War of the Rebellion: Serial 018 Page 0318 OPERATIONS IN N. VA., W. VA., AND MD. Chapter XXIV.

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HDQRS. DEPARTMENT OF THE RAPPAHANNOCK,

Front Royal, Va., June 1, 1862.

Brigadier-General BAYARD,

Commanding Cavalry Brigade:

GENERAL: Your report by special messenger to General McDowell has been received. I send herewith copy of instructions to General Augur for your information, with the general's directions that you do not relax your efforts against the enemy in consequence of this new order.

It has occurred to General McDowell that as the firing which was heard this morning was between the enemy and some of our own forces under either General Fremont or General Banks, and as we are in pursuit of them, and as they now may be in or near Strasburg, you must be particular in your procedure lest you should go against our own troops.

Very respectfully, your obedient servant,

ED. SCHRIVER,

Lieutenant-Colonel and Chief of Staff.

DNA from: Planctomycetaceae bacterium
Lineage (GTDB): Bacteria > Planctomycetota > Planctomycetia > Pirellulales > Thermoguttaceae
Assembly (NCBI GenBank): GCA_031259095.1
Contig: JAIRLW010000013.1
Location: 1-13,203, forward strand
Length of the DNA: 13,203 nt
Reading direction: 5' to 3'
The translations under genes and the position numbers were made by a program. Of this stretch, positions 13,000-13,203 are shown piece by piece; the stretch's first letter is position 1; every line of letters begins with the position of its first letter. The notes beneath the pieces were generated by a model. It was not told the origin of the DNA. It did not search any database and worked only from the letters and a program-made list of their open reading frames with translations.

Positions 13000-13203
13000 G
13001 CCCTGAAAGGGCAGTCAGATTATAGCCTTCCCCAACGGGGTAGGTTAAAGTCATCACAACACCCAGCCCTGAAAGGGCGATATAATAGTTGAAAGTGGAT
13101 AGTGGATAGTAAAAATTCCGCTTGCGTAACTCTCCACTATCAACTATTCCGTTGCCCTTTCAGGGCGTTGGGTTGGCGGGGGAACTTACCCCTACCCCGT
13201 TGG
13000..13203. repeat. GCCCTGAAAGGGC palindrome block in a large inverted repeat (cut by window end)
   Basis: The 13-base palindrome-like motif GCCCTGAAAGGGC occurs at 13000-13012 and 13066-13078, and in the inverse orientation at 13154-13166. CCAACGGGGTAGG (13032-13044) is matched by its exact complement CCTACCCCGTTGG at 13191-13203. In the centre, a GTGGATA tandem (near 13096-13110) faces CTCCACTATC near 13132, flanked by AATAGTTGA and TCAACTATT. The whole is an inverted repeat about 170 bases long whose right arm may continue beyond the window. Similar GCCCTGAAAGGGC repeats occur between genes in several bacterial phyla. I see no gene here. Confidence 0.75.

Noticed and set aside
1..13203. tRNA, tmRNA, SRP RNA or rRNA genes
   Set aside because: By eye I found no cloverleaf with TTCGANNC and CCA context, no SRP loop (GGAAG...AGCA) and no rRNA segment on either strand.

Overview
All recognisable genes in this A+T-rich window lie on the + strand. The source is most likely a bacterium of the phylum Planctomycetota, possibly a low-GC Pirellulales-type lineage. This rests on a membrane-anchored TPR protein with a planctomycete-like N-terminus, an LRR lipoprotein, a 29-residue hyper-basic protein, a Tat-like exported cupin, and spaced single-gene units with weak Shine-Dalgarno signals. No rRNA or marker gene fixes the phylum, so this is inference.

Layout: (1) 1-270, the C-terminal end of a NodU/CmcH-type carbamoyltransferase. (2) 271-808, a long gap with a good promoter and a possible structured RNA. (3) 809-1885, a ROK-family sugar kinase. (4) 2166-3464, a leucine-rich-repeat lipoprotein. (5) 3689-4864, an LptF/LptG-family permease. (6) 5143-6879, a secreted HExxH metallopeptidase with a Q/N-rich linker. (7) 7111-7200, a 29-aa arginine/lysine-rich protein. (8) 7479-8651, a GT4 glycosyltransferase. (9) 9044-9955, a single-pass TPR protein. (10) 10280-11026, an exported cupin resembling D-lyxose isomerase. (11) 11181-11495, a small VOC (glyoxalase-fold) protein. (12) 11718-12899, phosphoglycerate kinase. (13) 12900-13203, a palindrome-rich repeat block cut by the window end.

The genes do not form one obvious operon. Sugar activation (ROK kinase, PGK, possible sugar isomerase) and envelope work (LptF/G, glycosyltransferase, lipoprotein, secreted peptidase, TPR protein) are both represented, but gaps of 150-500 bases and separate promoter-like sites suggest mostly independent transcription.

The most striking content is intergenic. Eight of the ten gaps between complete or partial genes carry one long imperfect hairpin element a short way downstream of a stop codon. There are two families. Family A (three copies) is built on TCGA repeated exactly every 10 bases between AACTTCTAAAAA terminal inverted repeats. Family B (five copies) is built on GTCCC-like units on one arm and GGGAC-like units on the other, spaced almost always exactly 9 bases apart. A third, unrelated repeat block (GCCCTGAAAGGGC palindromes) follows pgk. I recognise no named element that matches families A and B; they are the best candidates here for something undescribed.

HDQRS. DEPARTMENT OF THE RAPPAHANNOCK,

Front Royal, Va., June 1, 1862.

Brigadier General C. C. AUGUR,

Commanding Brigade:

GENERAL: You will repair with the regiments now with you to Strasburg, and there take command of the troops in and around that town, with which Major-General McDowell directs that you proceed against any force of the enemy that may be there according to your best judgment.

Report to these headquarters as frequently as anything occurs which it is proper the general should know.

Very respectfully, your obedient servant,

ED. SCHRIVER,

Lieutenant-Colonel and Chief of Staff.

FRONT ROYAL, June 1, 1862.

Brigadier-General KING:

The enemy has flown. General McDowell directs that you halt your division wherever it may be on receipt of this message.

ED. SCHRIVER,

Chief of Staff.

FREDERICKSBURG, June 1, 1862.

Honorable E. M. STANTON,

Secretary of War:

Arrived at General McCall's headquarters at 4.30 a. m. There has been no trouble in this command, and the general commanding is satisfied there is no enemy in his vicinity. He will maintain strong guards in Fredericksburg, with picket lines extended at least 7 miles beyond the city; in addition to which his patrols of cavalry go 10 to 12 miles south of Fredericksburg and to the fords at junction of rivers above.